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Blown Glass

Definition of Blown Glass

Blown glass I finish in English whose Spanish translation is blown glass . This consists of a technique to inflate the molten glass into a bubble with the help of a blowtorch or tube.

This technique was created in the middle of the 1st century BC, at which time it was unknown that glass had the property of bone inflation, the expansion of a molten drop of glass by introducing a small amount of air.

This property is conferred by various physical aspects that characterize the glass, giving it the ease of maintaining a viscous consistency at high temperatures, which allows the blower to work on it and give it the shape it wants so that when it begins to lose heat when it hardens, it maintains its shape.

Certain blowers often shape the glass while blowing the glass, while others prefer to inflate the glass into a steel mold. These forms are known as free blowing and mold blowing.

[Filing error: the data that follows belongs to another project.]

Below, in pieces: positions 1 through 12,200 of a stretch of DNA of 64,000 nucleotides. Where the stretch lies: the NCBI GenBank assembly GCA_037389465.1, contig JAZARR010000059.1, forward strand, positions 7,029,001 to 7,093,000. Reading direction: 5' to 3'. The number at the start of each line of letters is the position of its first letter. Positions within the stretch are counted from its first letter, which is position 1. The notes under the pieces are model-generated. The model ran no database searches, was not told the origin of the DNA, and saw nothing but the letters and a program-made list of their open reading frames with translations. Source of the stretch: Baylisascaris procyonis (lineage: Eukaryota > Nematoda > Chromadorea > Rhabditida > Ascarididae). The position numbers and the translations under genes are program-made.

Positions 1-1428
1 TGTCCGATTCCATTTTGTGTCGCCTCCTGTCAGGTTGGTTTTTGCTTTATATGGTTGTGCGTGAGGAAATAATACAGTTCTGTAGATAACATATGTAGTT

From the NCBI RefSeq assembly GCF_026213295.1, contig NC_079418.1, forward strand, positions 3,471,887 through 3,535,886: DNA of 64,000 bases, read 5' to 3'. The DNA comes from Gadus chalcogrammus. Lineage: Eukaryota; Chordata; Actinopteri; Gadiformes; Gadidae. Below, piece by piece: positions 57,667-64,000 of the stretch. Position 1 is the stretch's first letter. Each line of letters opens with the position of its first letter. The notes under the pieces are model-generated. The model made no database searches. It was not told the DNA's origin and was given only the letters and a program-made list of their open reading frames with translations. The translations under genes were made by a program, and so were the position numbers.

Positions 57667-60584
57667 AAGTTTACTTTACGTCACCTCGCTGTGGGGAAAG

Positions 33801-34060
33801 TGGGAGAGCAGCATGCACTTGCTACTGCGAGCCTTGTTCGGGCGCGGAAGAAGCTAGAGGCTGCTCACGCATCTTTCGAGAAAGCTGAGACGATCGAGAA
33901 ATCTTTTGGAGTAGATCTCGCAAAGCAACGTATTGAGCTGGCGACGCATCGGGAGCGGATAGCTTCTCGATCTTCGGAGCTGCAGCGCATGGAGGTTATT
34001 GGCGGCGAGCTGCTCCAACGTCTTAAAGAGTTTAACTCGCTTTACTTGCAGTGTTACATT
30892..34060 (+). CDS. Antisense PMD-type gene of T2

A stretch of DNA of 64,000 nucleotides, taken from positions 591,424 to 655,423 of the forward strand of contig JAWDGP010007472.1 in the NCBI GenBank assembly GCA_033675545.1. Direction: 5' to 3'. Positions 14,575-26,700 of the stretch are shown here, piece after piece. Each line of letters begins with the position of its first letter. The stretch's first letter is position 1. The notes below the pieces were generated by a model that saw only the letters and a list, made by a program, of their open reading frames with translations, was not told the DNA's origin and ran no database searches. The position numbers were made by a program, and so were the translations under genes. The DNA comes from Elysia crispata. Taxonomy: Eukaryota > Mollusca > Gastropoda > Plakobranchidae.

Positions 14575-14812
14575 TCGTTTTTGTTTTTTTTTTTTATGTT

The transformations of the glass raw materials begin to appear soft at a temperature of 1,320 degree C and 2,400 degree F.

The blown glass process is carried out in 3 furnaces; the first one is known simply as the oven , the second called the glory hole that is used to reheat the pieces and finally, the lehi or annealed oven used to cool the pieces slowly depending on their size.